Recipes for the Future:
Reimagining Family Cookbooks for Resilience in a Changing Climate
In order to contend with extreme and imminent climate change, and to sustain cultural cohesion in the inhospitable environments that may result, we need to learn from each other how to embrace new, climatically appropriate foods. Combining the sciences and the arts, Recipes for the Future forecasts future climates in terms of geographically-based climate analogs, allowing people to search for substitute ingredients that will be locally sustainable in the future, and learn how to use them in ways that retain heritage flavors.
In this workshop led by applied ecologist Erin Riordan and experimental philosopher Jonathon Keats, participants will learn about the impact of climate change on the availability of food plants with which they’re familiar, and will be guided through the process of creating a cookbook containing traditional family recipes adapted to future climate conditions through artful use of ingredients likely to be locally available in fifty years. Intended to serve as futureproof heirlooms while simultaneously inspiring collective introspection in the present, the cookbooks will be written by hand and embellished with an assortment of craft supplies by people of all ages sitting around a communal table.
This workshop is part of the C/Change Initiative, learn more here: https://cchange.xyz/
Sunday, November 13, 2022
2665 Mission Street
1PM – 4PM
$15 – We also offer Diversity Scholarships, find out more and apply here.
No prior experience needed.
Participants will be requested to provide some advance information about the place they come from and the ingredients they associate with that place.
Participants may bring their own craft supplies. (Communal supplies will be provided for all.)
– Climate modeling and climate analogs
– Applied ecology and the impact of climate change on food crops
– Climate-adapted heritage cuisine
– Recipe writing
– Ingredient substitution
– Book making
Participants will learn about the impact of climate change on foodways and lifeways from a personal and a global perspective. They’ll gain practical experience in climate adaptation, and a sense of agency that will help to counteract paralysis induced by climate anxiety. The cookbooks will help participants to share what they learn with their family and community, and will provide motivation to prevent future catastrophe through responsible decisions in the present.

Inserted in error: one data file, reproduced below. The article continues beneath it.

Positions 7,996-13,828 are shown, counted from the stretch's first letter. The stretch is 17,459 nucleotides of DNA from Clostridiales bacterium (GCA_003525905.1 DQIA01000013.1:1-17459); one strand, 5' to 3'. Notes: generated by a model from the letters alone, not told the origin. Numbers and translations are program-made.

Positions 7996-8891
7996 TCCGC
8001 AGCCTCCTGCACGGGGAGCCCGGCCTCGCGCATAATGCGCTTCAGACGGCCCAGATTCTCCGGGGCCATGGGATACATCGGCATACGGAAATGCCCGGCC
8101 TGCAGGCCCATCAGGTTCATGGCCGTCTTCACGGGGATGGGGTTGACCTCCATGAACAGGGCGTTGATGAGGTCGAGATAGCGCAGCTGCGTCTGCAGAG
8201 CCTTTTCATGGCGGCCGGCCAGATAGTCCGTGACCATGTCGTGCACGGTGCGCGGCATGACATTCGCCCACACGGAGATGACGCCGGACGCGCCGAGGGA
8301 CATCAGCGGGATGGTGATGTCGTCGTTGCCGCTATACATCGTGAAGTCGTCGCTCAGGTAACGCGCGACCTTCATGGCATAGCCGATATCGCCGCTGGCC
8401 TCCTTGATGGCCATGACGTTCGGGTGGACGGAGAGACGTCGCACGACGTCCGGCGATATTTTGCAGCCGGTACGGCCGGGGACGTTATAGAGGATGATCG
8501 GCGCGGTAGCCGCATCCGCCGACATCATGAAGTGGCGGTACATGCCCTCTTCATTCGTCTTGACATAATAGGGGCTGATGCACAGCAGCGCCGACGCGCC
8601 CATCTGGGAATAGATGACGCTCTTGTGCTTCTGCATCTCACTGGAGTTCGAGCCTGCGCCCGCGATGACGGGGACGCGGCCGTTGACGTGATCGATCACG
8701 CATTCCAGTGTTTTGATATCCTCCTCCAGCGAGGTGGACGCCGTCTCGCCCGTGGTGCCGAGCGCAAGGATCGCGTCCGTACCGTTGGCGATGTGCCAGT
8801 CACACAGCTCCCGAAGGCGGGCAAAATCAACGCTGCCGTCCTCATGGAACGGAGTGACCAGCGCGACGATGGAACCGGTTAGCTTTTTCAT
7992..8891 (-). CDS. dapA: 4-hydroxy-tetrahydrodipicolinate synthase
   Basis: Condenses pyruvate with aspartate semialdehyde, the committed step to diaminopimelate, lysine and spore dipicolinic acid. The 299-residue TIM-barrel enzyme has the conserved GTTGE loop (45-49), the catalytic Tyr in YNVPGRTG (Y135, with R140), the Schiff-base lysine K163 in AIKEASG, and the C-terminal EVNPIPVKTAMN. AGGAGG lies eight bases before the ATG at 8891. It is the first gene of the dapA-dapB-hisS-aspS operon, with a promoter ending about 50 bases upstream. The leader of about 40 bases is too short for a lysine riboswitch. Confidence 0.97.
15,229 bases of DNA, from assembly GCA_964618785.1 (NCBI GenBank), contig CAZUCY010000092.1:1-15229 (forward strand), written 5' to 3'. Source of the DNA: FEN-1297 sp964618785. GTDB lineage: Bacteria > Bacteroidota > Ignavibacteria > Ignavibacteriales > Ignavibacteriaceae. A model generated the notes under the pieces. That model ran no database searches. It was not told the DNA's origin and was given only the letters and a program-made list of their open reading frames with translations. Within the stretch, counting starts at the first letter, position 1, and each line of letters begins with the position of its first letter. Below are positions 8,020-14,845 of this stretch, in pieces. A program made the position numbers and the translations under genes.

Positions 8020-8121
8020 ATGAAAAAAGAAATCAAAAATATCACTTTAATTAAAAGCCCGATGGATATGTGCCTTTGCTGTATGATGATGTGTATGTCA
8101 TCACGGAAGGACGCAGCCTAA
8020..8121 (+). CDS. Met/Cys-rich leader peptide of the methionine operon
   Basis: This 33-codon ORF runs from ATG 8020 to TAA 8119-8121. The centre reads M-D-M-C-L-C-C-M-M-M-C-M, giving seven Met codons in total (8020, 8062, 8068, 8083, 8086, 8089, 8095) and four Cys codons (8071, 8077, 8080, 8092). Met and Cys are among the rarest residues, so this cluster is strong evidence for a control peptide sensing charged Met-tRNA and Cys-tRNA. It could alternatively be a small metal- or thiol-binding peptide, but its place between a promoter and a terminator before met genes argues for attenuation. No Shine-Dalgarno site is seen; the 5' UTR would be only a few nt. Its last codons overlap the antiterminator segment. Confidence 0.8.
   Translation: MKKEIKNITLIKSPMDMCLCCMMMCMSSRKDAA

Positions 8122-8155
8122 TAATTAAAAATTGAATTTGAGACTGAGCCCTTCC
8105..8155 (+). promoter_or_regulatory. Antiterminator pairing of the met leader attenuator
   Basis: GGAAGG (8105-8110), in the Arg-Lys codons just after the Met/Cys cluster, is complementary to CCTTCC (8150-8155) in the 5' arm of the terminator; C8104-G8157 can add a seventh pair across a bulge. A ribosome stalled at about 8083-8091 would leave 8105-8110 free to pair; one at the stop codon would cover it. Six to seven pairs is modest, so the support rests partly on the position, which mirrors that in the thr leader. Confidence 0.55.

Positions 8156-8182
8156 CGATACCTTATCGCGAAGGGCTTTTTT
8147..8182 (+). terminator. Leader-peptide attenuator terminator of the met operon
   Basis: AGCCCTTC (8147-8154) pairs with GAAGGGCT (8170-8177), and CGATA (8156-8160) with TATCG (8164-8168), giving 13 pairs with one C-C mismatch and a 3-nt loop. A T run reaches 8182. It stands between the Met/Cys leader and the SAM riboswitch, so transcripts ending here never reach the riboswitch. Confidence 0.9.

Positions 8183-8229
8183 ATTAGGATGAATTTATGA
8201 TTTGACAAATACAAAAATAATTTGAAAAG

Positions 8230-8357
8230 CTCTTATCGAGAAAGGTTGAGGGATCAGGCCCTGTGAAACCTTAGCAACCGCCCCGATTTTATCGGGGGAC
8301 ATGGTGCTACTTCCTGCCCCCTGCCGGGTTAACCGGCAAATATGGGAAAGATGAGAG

We will use our custom-built app to determine climate analogs for participants, and will introduce them to our models and software. We will also use paper and other craft supplies, timeless technologies that can facilitate tangible interaction with timely issues.
Acclaimed as a “poet of ideas” by The New Yorker and a “multimedia philosopher-prophet” by The Atlantic, Jonathon Keats is an artist, writer and experimental philosopher based in the United States and Europe. His conceptually-driven transdisciplinary projects explore all aspects of society, adapting methods from the sciences and the humanities. He has exhibited and lectured at dozens of institutions worldwide, from the Los Angeles County Museum of Art to Stanford University to the Triennale di Milano, and from SXSW to CERN to UNESCO. He is the author of six books on subjects ranging from science and technology to art and design – most recently You Belong to the Universe: Buckminster Fuller and the Future, published by Oxford University Press – and is the author of a weekly online art and design column for Forbes. He has been an artist-in residence at the Fraunhofer Institute for Building Physics, UC Berkeley's Sagehen Creek Field Station, and the LACMA Art + Technology Lab, a Black Mountain College Legacy Fellow at the University of North Carolina-Asheville, an Imaginary Fellow at Arizona State University’s Center for Science and the Imagination, and a Research Fellow at the Nevada Museum of Art's Center for Art + Environment. He is currently a visiting scholar at San Jose State University’s CADRE Laboratory for New Media, research associate at the University of Arizona’s Desert Laboratory on Tumamoc Hill, research fellow at the Highland Institute, consulting philosopher at Earth Law Center and the Museum of Tomorrow, Polar Lab artist at the Anchorage Museum, Flux Exchange Artist at Flux Projects, and artist-in-residence at Hyundai, the SETI Institute, and UC San Francisco’s Memory and Aging Center.. He serves as co-director of the Alien Hybrid Garden at Arizona State University, and curatorial director of the Museum of Future History. A monograph about his art, Thought Experiments, was recently published by Hirmer Verlag. He is represented by Modernism Gallery in San Francisco.
Dr. Erin Riordan is an applied ecologist working at the intersection of plants, people, and climate. Using statistical and spatial analyses, Riordan strives to better understand how plants respond to climate in order to guide climate change adaptation in complex social-ecological systems, including aridland food systems. Riordan’s research draws upon the natural ecosystems and traditional knowledge of the Sonoran Desert to redesign food systems for a hotter drier world. She believes that an inclusive, transdisciplinary approach is essential to improving resilience to today’s unprecedented environmental threats. Riordan is a research associate at the University of Arizona Desert Laboratory on Tumamoc Hill and a conservation research scientist at the Arizona-Sonora Desert Museum, both located in Tucson, Arizona.